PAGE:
Part 4 Giving and Receiving Critiques: Respectful Behavior
By Natalie Bright
The personality of your group can dictate the overall benefit you receive from participating. The members may be the most creative writers you know, but they may not be who you need critiquing your work. You may need a “brainstorming” group. You may need a group with several grammarians, who are experts in the rules of English. Or, you might consider a “genre” group, in which all members write mysteries, for example.
Your ideal group might be one beta reader or an online group with hundreds of members. The critiques you receive might be via email or a weekly face-to-face meeting. What do you want from a writers critique group? Identify your goals and share them with the group.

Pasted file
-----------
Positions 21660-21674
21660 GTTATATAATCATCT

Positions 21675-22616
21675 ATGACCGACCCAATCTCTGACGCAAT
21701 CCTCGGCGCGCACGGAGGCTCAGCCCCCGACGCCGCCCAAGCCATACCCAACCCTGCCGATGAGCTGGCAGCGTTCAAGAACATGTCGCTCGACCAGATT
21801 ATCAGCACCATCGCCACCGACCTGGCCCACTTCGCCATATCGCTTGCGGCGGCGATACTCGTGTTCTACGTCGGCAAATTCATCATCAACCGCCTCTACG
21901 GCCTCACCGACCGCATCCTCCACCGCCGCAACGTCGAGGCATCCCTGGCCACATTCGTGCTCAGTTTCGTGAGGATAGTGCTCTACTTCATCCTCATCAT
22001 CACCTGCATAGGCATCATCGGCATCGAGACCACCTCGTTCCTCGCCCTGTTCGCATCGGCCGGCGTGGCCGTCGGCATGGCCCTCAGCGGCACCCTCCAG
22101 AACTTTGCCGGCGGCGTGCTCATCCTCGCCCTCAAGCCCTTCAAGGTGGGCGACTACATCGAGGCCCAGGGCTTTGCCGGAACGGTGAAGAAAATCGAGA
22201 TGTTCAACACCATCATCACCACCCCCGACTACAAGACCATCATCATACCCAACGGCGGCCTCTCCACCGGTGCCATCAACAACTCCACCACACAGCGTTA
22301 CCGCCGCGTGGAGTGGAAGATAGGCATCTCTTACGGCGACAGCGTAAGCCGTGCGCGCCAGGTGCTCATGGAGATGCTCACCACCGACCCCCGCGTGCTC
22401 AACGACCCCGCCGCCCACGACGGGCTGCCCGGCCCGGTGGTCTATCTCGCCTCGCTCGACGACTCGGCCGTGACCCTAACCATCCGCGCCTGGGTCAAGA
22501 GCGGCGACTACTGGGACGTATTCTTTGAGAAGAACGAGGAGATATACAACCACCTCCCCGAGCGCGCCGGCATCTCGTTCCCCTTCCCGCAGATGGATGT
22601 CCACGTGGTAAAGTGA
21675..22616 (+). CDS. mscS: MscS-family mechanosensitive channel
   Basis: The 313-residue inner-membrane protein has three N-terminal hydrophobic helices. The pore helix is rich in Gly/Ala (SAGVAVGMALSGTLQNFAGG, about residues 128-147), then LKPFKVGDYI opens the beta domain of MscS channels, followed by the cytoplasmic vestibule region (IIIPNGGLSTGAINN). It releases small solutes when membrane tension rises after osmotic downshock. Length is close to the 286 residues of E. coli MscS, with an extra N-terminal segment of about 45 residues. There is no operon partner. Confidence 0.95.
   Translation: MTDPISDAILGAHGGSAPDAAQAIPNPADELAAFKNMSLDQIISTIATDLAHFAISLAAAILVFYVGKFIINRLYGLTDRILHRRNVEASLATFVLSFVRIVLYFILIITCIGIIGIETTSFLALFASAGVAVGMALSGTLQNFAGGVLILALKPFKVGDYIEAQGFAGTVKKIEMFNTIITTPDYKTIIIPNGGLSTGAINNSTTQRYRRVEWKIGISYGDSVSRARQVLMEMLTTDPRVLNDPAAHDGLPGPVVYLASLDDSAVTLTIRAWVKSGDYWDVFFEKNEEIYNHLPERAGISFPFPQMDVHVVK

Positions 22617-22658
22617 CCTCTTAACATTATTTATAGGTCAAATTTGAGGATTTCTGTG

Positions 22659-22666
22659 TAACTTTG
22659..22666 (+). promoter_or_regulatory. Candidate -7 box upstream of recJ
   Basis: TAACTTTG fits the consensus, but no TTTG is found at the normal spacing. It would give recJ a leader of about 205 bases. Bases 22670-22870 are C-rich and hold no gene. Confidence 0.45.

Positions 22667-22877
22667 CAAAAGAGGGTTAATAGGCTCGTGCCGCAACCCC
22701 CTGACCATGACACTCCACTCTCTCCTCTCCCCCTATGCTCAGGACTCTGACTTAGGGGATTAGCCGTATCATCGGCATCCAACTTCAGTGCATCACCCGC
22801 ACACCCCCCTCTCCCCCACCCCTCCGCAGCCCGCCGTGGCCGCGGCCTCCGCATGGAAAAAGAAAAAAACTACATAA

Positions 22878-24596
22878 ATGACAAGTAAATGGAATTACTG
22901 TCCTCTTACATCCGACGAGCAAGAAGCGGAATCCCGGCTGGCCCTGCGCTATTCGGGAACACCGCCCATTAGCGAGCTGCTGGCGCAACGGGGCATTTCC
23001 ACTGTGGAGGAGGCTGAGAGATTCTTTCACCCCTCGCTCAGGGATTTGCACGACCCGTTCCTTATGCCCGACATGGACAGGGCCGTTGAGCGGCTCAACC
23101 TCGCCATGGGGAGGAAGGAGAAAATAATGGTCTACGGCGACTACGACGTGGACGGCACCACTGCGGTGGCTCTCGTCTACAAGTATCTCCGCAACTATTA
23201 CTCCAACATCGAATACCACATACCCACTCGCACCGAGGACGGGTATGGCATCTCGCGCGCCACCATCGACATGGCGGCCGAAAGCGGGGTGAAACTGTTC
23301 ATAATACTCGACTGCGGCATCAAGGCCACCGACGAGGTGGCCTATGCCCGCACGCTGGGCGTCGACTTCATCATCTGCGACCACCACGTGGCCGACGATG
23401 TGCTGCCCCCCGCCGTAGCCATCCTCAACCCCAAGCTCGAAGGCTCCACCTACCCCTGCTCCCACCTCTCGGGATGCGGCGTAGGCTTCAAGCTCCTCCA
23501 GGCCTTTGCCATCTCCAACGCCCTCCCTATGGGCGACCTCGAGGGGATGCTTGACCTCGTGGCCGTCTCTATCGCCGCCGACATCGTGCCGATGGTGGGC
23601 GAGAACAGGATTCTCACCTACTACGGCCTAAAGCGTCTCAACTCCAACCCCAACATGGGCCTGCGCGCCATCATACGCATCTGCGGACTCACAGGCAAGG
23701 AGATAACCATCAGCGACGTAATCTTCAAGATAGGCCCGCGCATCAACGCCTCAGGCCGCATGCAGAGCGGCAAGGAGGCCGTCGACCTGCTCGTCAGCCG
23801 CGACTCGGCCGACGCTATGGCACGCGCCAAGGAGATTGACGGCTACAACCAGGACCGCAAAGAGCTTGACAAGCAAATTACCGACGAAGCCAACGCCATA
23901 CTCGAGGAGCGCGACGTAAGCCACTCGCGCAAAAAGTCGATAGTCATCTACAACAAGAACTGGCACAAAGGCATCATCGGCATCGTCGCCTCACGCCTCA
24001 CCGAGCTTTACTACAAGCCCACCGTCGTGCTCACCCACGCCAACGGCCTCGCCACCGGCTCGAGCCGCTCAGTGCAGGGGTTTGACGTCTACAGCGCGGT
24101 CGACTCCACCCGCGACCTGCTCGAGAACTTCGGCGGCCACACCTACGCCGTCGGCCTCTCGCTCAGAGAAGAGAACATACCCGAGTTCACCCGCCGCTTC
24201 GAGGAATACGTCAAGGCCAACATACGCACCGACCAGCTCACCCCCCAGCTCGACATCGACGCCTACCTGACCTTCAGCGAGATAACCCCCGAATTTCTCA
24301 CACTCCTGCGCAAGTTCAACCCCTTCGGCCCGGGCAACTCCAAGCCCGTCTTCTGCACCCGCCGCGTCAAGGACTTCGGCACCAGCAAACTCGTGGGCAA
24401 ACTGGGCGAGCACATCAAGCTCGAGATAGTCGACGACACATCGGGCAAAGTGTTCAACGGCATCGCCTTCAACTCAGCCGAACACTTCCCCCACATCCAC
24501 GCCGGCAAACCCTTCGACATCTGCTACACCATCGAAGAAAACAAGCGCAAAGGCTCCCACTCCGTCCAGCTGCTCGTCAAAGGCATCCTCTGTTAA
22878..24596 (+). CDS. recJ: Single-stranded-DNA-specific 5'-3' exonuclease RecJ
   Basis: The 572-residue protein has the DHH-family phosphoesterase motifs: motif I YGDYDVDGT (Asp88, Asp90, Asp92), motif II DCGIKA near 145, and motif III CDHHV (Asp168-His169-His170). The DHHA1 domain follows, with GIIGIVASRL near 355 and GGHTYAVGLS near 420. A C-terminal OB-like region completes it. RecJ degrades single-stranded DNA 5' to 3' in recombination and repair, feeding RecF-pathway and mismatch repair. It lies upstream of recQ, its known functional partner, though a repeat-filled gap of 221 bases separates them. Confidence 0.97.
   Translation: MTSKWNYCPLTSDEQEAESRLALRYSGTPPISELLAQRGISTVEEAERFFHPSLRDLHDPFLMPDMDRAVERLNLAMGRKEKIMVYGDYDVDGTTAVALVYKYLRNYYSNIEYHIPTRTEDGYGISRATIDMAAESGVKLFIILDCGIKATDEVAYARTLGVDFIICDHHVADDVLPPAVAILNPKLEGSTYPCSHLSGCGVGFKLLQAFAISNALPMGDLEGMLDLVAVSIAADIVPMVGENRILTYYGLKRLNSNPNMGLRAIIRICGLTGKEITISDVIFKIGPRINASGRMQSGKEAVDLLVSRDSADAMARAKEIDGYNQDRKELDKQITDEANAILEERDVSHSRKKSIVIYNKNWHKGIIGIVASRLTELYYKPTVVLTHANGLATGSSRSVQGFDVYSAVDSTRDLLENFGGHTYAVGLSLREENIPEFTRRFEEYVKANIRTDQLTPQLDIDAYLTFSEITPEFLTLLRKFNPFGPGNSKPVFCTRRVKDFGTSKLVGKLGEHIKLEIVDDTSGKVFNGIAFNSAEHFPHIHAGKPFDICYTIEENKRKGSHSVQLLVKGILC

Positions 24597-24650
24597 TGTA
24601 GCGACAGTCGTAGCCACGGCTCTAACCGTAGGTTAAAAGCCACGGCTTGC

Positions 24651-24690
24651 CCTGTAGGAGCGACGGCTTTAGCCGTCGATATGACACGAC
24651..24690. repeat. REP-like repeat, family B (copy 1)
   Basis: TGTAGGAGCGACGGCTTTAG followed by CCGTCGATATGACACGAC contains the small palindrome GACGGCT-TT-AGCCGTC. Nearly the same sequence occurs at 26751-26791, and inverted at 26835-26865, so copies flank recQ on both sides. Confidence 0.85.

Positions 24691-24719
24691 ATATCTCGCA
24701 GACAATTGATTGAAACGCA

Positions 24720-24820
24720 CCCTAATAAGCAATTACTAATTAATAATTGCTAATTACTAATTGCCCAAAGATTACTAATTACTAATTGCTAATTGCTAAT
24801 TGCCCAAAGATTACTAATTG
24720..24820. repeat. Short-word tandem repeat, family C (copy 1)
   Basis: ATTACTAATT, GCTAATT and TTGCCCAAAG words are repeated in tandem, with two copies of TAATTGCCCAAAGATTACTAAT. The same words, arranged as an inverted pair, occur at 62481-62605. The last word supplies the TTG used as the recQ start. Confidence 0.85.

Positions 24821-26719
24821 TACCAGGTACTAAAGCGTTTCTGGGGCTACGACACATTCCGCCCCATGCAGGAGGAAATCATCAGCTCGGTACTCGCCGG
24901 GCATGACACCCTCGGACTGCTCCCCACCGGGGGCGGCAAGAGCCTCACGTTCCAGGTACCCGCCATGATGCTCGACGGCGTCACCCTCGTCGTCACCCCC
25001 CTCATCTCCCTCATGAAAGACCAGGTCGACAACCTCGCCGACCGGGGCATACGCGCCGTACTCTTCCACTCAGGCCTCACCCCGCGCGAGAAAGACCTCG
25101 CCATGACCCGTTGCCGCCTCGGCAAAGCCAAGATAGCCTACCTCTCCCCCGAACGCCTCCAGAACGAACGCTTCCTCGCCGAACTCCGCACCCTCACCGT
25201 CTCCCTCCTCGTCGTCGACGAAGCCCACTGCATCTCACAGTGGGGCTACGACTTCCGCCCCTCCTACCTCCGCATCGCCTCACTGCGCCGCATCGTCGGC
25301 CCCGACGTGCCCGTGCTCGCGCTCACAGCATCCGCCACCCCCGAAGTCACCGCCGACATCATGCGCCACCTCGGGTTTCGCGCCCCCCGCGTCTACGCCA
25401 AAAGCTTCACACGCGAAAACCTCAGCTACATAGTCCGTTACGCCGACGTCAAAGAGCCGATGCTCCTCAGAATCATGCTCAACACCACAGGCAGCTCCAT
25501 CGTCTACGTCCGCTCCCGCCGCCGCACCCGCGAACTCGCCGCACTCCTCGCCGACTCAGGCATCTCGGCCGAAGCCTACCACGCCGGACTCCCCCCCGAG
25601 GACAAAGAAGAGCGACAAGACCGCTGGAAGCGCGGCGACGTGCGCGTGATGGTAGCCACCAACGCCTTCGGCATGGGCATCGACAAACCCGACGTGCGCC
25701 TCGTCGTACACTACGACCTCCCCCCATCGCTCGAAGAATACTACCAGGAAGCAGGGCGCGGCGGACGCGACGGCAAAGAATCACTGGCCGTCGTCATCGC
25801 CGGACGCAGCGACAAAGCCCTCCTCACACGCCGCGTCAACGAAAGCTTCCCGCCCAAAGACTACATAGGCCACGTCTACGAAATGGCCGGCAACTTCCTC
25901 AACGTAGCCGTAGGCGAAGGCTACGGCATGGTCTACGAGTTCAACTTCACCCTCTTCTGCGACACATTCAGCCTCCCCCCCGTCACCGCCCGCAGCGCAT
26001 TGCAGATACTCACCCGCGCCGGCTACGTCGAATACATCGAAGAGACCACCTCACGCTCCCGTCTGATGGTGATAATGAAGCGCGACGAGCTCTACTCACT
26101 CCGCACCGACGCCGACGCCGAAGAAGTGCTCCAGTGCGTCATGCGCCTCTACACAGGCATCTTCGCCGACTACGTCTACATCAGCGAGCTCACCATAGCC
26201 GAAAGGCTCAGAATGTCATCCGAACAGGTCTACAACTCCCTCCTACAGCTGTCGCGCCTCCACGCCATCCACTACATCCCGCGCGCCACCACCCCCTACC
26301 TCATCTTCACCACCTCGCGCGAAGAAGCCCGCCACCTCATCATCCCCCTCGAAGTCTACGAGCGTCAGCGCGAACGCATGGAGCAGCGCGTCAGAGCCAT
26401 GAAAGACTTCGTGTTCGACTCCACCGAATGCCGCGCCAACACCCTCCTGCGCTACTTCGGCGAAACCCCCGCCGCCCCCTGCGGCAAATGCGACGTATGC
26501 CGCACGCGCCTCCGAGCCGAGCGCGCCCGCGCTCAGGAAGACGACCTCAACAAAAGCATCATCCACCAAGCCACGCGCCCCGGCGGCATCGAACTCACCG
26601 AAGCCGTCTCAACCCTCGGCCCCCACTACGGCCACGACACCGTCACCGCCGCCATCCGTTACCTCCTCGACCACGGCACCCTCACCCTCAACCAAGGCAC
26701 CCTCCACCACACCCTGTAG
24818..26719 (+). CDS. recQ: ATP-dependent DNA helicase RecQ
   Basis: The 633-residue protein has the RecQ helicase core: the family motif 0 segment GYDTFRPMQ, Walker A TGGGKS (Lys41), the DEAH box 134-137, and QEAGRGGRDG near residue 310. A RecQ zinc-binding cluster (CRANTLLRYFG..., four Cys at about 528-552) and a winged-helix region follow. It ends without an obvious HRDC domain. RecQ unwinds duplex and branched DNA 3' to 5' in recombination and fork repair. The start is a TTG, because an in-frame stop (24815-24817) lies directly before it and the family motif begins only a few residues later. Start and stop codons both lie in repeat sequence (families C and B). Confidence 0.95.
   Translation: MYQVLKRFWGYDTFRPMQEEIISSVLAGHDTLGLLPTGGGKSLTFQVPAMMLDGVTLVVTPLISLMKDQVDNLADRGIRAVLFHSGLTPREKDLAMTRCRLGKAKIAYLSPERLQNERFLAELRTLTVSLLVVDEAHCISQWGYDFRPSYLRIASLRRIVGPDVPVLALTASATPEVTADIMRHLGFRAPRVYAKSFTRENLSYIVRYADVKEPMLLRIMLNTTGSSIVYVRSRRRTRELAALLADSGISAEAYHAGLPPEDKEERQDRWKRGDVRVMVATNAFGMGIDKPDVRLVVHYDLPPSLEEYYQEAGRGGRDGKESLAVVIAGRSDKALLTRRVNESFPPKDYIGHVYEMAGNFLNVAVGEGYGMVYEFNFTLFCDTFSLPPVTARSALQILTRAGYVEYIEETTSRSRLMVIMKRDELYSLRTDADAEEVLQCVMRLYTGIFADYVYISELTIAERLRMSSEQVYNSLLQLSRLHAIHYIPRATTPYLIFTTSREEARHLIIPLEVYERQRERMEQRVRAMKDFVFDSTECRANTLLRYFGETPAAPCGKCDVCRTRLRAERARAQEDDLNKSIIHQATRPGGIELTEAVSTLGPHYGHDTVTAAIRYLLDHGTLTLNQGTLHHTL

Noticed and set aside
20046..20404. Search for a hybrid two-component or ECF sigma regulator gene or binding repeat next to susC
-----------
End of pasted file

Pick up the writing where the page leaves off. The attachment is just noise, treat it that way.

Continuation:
Essential Keys to a Successful Critique Group:
- Leave your personal feelings at the door and listen with an open mind.
- Don’t use up valuable time explaining away and defending your work. In reality, this would not be an option when reviewed by an editor or agent. Just listen.
- Establish ground rules.
- Critique the work, not the author
- Be respectful of all work and individuals.
- Share professional goals: critique with the idea of moving each participant closer to their goals.
- Your work is not another writer’s work, and their work is not yours.